Five-Year Tax Exemption Set for 100+ Unit Development in The Heights

39 New York Ave Rendering
Credit: Chester, Ploussas, Lisowsky Partnership

A project we first told you about last summer that is planned for The Heights neighborhood of Jersey City is set to receive financial incentives from the City.

39 NY Avenue Apartments, LLC is going to develop a five-story residential building at 39 New York Avenue, between the Palisade Avenue overpass and the Hoboken border, in Ward C. The property is situated alongside this winding street on the Palisades, between a residential section of Jersey City and an industrial part of Hoboken. Plus, it is located just northeast of the eastern portal of New Jersey Transit’s Bergen Hill Tunnels.

Currently a gated vacant lot, this 1.288-acre tract has been used periodically over the years to store trucks and dumpsters from nearby Galaxy Recycling. NJ Parcels records show that 39 New York Avenue Development, LLC, which is registered out of the offices of the Hoboken Brownstone Company, bought the site in 2012 for $500,000 from a Westchester County-based company.

The Hoboken Brownstone Company’s website states that “this development is situated on a unique topography that will allow the bottom-most floors to have views of the Manhattan skyline,” adding that the neighboring Hudson County-owned property could be converted into a public park.

According to a legal notice, the development will include 132 residential units, all of which will be market rate rentals. Over 150 units were initially slated to be included in the building, according to a post by the Riverview Neighborhood Association. 80 or 82 parking spaces will be provided on the ground floor of the building, which is being designed by the Old Bridge-based Chester, Ploussas, Lisowsky Partnership, LLC.

The five-year tax exemption for the developer was passed by the Municipal Council on first reading on September 13th and was scheduled to be heard for final passage during the September 27th meeting. The exemption calls for the company to pay full land taxes, 20% of improvement taxes in 2020, 40% in 2021, 60% in 2022, 80% in 2023, and full improvement taxes by 2024. None will be accessed in 2019 under the proposal. In addition, $220,140 is slated to be given by the developer to the Jersey City Affordable Housing Trust Fund, in lieu of including affordable housing in this project.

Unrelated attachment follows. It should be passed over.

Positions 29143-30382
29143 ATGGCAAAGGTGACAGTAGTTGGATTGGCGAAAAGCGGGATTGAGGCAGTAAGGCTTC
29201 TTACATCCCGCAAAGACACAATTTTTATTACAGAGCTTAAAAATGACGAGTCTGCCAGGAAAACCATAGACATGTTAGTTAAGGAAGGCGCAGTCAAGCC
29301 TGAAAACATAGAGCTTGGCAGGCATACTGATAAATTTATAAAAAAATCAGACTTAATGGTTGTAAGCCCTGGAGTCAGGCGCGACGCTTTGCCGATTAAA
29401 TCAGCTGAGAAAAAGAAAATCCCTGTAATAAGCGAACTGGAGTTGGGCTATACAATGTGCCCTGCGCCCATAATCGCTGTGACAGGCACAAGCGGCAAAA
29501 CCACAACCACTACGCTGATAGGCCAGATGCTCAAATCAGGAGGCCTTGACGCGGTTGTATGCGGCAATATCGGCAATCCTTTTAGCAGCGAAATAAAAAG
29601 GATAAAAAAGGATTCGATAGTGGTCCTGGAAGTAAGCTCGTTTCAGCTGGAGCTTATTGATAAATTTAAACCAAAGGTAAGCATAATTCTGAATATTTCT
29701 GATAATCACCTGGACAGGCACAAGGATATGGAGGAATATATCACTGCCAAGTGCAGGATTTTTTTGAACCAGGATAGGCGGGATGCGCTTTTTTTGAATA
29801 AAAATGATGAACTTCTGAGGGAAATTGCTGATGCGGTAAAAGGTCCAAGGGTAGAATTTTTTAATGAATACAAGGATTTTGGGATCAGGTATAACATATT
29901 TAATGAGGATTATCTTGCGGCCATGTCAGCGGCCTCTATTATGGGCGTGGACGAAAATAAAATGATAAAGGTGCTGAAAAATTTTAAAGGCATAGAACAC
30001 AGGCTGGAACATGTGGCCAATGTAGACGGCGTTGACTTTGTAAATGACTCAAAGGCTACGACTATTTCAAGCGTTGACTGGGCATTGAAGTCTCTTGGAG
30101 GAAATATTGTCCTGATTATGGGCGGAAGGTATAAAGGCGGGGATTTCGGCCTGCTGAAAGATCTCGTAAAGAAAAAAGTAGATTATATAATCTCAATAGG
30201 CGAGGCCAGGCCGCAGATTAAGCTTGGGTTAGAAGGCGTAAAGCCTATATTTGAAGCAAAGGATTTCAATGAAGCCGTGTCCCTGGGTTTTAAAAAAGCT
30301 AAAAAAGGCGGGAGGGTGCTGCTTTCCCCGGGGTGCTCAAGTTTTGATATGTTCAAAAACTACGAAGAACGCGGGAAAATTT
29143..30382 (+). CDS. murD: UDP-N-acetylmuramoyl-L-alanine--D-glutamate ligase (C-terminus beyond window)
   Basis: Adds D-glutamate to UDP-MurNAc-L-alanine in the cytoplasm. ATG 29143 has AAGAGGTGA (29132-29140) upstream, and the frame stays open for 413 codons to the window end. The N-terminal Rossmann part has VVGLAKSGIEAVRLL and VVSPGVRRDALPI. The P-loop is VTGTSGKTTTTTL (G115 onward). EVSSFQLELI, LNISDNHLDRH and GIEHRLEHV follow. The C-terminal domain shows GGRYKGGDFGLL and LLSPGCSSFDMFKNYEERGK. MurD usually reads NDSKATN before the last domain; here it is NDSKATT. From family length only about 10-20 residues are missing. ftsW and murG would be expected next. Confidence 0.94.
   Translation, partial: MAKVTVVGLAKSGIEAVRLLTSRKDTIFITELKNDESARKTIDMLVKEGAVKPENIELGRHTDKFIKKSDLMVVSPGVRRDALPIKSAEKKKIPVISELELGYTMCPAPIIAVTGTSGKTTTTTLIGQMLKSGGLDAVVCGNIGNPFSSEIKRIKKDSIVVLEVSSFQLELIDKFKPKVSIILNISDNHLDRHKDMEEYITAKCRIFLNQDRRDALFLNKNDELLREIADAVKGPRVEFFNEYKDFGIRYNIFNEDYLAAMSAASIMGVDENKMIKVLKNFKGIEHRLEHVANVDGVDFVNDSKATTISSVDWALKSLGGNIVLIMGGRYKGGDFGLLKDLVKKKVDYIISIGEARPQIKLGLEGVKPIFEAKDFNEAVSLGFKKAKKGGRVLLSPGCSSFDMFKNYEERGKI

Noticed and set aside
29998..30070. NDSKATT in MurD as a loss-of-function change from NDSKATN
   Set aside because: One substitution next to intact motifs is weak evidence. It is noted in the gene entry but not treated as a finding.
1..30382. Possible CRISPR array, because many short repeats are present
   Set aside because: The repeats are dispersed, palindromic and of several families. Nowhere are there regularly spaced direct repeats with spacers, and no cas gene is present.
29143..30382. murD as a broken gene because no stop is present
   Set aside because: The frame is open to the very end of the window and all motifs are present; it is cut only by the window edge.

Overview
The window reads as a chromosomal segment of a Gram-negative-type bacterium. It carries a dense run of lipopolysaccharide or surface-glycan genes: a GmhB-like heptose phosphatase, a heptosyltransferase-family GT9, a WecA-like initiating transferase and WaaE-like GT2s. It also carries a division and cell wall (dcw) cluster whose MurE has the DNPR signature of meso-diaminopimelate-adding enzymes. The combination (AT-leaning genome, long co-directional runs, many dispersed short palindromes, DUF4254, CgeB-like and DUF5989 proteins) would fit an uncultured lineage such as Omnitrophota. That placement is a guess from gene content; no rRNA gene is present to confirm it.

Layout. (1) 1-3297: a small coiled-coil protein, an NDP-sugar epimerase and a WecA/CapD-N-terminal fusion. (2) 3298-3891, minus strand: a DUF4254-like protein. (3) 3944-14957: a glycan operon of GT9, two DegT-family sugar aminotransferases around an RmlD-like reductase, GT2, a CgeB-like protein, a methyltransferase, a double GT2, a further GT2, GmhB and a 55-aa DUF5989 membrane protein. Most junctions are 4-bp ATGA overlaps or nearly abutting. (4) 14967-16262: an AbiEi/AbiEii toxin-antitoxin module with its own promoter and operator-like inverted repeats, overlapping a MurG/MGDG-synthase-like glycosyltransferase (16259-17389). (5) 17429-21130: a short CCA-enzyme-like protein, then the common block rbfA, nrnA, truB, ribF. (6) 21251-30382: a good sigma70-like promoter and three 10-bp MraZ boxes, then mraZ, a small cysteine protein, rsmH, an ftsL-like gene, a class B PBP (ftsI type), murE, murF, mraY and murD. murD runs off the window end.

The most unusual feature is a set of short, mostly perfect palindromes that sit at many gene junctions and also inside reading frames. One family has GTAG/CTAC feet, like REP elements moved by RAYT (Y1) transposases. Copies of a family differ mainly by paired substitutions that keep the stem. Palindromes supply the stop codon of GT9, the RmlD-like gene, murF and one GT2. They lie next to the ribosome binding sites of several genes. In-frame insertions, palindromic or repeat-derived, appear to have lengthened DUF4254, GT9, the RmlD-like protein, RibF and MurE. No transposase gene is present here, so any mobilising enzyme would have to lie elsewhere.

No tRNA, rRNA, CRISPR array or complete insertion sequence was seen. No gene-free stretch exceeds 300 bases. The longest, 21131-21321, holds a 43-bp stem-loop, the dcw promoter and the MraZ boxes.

City records show that the project is expected to be completed in October 2019, and that there will be 30 studio units, 78 one-bedroom apartments, and 24 two-bedrooms. Robert Jorgenson, the project architect, expects construction to cost nearly $23 million, not including architectural and engineering expenses.

A groundbreaking could be held as soon as April 2018, and subsequently, 220 construction jobs would be created, according to the City documents. Once the building opens, there would likely be six real estate jobs available. The documents also state that the developer is registered out of the Cleveland, Ohio-based NRP Group.


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  1. Paterson Plank Road should flow directly into Jersey City and bypass the bottleneck of cars, trucks and busses forced into having to navigate Hoboken streets for no reason. Jersey City and Hudson County need to spend the money now so that the massive development in Jersey City docent end up gridlocking the entire area.

  2. Run the Paterson Plank Road thru the recycling plant property and the under the NJT tracks directly into Jersey City. It will be costly but worth the money as it will help ease what is already a very serious traffic problem which will continue to become more so as Jersey City and Hoboken build out to their mutual borders. This is not a new idea it has been around for over twenty years. Hudson County needs to step up a get it done.

  3. That area has always been wet because of a high water table and a permitted sewage overflow point where most of the eastern sewage flows through storm sewers driven by gravity and comes up on the land when the sewers are full of rain water. Has anyone considered pumping overflow and holding it somewhere so it can be released later? Why would
    planning not take that into consideration before allowing a residential development in a stinking polluted sewage overflow point ?
    Closing the overflow to send more into the Hudson River via the Jersey Transit overflow point violates the spirit and intent of the court settlement with the Federal moniters. So what is the plan? Everyone is ducking their responsibility. No one is talking.

  4. Mary, the new park on Patterson Plank and Harrison has a massive underground tank for flood and overflow catchment, so at least that part has been addressed. I agree with John G about that road… that enter area of JC/Hoboken is an appalling shameful traffic mess which DOES as you say, have a solution. It will just take the governmental will power to enact it.


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